Recently I have been struggling with discipline with my 6 year old son who is in kindergarten.  It is interesting because I have been known as the teacher who has a highly functioning classroom with regards to discipline.  In fact I have often been "punished" for my ability to turn unruly students into working students.  I say that I have been "punished" because there have been times when students have been moved into my class mid-year for a behavior adjustment because their teacher was unable to "work" with the student.  I felt it was a punishment because I would be given students who were unsuccessful with other teachers half way through the school year which would turn my classroom upside down for a while.  However, I should see this turn of events as a blessing instead of a punishment because the students that were sent to me received a second chance at success.  My administrators told me it was a compliment.  I still do not quite see it that way.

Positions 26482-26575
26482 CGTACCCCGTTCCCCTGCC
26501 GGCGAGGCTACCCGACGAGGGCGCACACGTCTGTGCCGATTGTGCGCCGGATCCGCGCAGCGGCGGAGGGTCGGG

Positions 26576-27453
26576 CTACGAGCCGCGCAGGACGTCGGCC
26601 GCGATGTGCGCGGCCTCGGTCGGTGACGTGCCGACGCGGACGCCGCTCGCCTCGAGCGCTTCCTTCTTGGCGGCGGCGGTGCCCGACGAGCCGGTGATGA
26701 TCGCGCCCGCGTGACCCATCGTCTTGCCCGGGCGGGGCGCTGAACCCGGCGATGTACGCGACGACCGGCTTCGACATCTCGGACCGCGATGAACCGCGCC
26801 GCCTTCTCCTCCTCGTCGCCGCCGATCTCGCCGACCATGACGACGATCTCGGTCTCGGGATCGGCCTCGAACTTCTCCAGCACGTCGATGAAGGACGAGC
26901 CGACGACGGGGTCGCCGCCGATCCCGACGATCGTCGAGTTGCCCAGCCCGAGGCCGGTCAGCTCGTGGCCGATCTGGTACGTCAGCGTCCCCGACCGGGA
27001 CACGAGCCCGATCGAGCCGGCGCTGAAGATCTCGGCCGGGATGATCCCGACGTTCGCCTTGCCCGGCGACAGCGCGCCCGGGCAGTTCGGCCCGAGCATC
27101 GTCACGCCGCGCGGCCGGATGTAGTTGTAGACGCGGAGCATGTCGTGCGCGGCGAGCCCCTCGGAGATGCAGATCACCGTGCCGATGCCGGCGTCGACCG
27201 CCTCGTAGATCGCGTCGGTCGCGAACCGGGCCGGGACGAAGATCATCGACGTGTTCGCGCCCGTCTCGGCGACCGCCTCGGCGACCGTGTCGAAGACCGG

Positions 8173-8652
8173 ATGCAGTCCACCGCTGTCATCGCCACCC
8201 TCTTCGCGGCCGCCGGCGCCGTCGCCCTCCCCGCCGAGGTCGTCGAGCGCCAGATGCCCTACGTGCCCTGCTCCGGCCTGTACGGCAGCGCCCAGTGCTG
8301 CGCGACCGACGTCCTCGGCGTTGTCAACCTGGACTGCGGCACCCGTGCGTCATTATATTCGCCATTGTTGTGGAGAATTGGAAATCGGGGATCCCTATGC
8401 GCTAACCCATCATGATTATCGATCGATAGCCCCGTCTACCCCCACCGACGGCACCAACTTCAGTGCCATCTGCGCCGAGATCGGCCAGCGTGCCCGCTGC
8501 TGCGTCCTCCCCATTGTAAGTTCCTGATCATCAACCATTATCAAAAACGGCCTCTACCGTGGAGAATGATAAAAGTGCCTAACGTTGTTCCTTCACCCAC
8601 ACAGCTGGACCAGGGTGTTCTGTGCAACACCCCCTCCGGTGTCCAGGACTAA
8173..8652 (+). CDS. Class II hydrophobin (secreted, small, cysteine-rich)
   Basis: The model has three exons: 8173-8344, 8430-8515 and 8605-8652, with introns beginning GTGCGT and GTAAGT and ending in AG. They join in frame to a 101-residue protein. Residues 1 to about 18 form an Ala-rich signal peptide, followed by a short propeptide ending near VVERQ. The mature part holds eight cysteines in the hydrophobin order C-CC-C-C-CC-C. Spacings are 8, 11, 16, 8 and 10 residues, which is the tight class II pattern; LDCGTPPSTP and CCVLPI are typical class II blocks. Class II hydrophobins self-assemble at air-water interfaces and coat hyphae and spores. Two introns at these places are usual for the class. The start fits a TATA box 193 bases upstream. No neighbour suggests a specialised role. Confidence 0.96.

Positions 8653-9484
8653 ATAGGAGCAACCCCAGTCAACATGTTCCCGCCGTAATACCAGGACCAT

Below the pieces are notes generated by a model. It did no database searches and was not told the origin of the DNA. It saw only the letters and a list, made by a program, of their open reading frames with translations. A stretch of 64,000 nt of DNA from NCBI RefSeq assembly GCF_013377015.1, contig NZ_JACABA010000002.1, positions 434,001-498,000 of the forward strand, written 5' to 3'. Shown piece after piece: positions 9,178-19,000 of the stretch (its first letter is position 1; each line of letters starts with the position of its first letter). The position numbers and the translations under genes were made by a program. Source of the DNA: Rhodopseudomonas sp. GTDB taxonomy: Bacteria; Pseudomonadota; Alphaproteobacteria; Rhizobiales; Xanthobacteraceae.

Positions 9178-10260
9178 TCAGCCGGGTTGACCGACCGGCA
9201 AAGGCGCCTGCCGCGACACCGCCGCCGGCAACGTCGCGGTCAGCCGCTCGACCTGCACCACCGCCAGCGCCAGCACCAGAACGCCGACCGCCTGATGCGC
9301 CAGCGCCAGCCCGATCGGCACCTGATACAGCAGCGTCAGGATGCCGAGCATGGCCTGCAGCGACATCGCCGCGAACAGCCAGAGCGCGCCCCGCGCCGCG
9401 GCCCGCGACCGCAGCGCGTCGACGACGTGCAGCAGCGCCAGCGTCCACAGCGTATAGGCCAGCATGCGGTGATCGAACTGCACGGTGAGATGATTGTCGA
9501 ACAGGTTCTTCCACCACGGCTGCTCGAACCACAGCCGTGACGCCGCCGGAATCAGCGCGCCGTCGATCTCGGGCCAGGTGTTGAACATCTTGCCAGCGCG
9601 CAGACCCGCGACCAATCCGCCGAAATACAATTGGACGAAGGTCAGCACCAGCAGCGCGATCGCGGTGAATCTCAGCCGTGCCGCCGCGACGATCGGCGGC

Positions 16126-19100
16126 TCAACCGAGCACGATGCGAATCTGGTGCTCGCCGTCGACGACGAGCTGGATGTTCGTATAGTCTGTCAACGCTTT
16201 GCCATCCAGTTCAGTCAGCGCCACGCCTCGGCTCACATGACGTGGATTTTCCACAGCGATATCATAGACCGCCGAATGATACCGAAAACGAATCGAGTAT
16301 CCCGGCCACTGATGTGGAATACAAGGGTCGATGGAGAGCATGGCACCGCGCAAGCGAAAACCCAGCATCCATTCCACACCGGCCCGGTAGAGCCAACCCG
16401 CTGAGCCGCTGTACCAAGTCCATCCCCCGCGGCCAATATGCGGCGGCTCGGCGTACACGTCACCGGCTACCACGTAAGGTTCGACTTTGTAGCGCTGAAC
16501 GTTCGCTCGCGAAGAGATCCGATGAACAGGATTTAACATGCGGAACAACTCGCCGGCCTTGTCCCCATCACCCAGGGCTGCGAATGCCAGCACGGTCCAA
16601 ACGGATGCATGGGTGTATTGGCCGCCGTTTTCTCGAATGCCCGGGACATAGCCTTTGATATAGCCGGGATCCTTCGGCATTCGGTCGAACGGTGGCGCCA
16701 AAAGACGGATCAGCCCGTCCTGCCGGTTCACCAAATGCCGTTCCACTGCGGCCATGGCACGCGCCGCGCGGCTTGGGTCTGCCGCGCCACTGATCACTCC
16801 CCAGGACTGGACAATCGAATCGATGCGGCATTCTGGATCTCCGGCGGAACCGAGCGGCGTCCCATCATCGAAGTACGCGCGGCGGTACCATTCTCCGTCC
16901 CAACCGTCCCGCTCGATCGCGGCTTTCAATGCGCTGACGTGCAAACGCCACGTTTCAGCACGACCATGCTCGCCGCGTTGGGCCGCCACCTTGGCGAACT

Anyhow, as I reflect on my past practices, I am ashamed of my actions when it comes to disciplining my students.  Luckily for me, my philosophy has always been to build a relationship with my students.  This has enabled them to forgive my unforgivable discipline practices from the beginning of the school year.  So even though I  have used coercive tactics to supposedly "control" student behavior, the students still respected me because I made a point to respect them.  I have to admit that I am not proud of my behavior in the name of discipline.  Fortunately I have always been the type of teacher who has to problem solve and talk out situations with her students.  So when I went overboard, I would almost immediately have a pow wow with the student to problem solve the situation and come to an agreement together.